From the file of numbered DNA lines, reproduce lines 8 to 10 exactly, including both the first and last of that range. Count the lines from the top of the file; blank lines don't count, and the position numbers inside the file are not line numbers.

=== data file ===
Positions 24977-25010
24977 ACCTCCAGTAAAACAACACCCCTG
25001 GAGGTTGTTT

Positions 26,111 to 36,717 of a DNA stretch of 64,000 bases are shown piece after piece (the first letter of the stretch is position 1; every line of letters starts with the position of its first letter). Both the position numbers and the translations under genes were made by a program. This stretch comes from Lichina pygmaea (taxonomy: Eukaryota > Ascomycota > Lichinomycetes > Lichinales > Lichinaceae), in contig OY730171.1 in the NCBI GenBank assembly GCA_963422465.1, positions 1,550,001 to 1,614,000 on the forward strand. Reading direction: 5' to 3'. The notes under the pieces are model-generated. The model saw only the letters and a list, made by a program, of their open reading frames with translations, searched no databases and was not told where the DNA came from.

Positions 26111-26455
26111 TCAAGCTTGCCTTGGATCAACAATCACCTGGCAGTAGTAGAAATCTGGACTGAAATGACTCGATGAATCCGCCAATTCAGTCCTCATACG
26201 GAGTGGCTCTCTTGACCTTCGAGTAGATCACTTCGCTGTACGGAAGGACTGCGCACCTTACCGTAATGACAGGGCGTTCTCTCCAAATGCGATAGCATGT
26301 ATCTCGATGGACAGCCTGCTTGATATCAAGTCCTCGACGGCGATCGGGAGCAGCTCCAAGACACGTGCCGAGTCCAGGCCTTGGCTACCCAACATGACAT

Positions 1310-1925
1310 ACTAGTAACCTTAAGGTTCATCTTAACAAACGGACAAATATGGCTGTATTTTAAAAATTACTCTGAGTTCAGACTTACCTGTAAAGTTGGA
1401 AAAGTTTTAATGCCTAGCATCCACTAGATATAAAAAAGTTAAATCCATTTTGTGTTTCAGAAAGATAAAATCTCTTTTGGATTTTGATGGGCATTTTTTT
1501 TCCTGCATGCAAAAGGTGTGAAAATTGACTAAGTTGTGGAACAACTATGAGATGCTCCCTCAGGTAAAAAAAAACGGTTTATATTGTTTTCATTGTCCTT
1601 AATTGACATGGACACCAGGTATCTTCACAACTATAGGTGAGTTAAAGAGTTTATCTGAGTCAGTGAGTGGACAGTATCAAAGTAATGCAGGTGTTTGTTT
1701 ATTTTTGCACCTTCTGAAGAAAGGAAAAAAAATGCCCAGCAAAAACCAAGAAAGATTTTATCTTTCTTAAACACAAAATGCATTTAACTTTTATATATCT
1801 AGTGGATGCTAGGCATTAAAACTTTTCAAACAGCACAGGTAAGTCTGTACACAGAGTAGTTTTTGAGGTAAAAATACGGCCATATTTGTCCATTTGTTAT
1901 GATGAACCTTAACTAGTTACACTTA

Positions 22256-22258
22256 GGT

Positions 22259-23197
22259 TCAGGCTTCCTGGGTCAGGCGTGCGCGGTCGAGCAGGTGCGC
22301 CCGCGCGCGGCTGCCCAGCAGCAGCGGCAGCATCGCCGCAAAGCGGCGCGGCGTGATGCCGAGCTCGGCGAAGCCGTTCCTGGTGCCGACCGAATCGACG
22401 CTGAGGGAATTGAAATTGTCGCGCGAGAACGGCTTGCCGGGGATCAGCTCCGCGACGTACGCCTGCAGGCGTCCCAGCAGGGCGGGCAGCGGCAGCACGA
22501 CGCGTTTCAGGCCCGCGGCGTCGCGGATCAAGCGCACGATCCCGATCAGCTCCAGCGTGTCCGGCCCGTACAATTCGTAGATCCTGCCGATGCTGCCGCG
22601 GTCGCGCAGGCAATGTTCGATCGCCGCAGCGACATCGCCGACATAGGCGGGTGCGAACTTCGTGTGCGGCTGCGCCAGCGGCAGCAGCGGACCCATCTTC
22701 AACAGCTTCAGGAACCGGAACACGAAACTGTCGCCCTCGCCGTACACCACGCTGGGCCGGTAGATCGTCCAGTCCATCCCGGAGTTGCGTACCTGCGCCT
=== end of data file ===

26301 ATCTCGATGGACAGCCTGCTTGATATCAAGTCCTCGACGGCGATCGGGAGCAGCTCCAAGACACGTGCCGAGTCCAGGCCTTGGCTACCCAACATGACAT

Positions 1310-1925
1310 ACTAGTAACCTTAAGGTTCATCTTAACAAACGGACAAATATGGCTGTATTTTAAAAATTACTCTGAGTTCAGACTTACCTGTAAAGTTGGA